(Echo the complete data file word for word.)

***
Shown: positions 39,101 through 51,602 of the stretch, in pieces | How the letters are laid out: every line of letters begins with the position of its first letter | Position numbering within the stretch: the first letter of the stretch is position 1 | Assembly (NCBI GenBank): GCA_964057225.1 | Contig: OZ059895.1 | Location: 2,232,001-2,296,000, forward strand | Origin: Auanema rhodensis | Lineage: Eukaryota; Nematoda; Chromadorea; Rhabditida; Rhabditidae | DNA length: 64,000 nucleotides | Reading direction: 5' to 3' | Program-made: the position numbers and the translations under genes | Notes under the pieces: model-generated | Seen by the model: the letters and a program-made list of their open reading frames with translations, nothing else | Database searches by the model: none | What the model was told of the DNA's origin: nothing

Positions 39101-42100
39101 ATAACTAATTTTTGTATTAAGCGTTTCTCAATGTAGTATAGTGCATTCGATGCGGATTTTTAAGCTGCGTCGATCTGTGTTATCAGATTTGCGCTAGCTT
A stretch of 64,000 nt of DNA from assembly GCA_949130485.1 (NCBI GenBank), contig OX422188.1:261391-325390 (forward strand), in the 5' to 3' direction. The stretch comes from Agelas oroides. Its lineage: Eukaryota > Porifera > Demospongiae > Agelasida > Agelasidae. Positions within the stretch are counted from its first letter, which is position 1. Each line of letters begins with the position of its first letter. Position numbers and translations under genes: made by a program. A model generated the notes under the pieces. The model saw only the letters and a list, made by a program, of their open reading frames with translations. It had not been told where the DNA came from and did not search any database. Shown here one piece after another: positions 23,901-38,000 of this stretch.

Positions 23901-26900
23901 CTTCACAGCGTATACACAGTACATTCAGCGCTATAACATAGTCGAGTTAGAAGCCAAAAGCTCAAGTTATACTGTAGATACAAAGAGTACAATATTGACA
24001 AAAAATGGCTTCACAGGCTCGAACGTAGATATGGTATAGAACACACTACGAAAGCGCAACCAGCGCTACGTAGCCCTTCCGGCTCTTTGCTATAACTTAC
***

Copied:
Shown: positions 39,101 through 51,602 of the stretch, in pieces | How the letters are laid out: every line of letters begins with the position of its first letter | Position numbering within the stretch: the first letter of the stretch is position 1 | Assembly (NCBI GenBank): GCA_964057225.1 | Contig: OZ059895.1 | Location: 2,232,001-2,296,000, forward strand | Origin: Auanema rhodensis | Lineage: Eukaryota; Nematoda; Chromadorea; Rhabditida; Rhabditidae | DNA length: 64,000 nucleotides | Reading direction: 5' to 3' | Program-made: the position numbers and the translations under genes | Notes under the pieces: model-generated | Seen by the model: the letters and a program-made list of their open reading frames with translations, nothing else | Database searches by the model: none | What the model was told of the DNA's origin: nothing

Positions 39101-42100
39101 ATAACTAATTTTTGTATTAAGCGTTTCTCAATGTAGTATAGTGCATTCGATGCGGATTTTTAAGCTGCGTCGATCTGTGTTATCAGATTTGCGCTAGCTT
A stretch of 64,000 nt of DNA from assembly GCA_949130485.1 (NCBI GenBank), contig OX422188.1:261391-325390 (forward strand), in the 5' to 3' direction. The stretch comes from Agelas oroides. Its lineage: Eukaryota > Porifera > Demospongiae > Agelasida > Agelasidae. Positions within the stretch are counted from its first letter, which is position 1. Each line of letters begins with the position of its first letter. Position numbers and translations under genes: made by a program. A model generated the notes under the pieces. The model saw only the letters and a list, made by a program, of their open reading frames with translations. It had not been told where the DNA came from and did not search any database. Shown here one piece after another: positions 23,901-38,000 of this stretch.

Positions 23901-26900
23901 CTTCACAGCGTATACACAGTACATTCAGCGCTATAACATAGTCGAGTTAGAAGCCAAAAGCTCAAGTTATACTGTAGATACAAAGAGTACAATATTGACA
24001 AAAAATGGCTTCACAGGCTCGAACGTAGATATGGTATAGAACACACTACGAAAGCGCAACCAGCGCTACGTAGCCCTTCCGGCTCTTTGCTATAACTTAC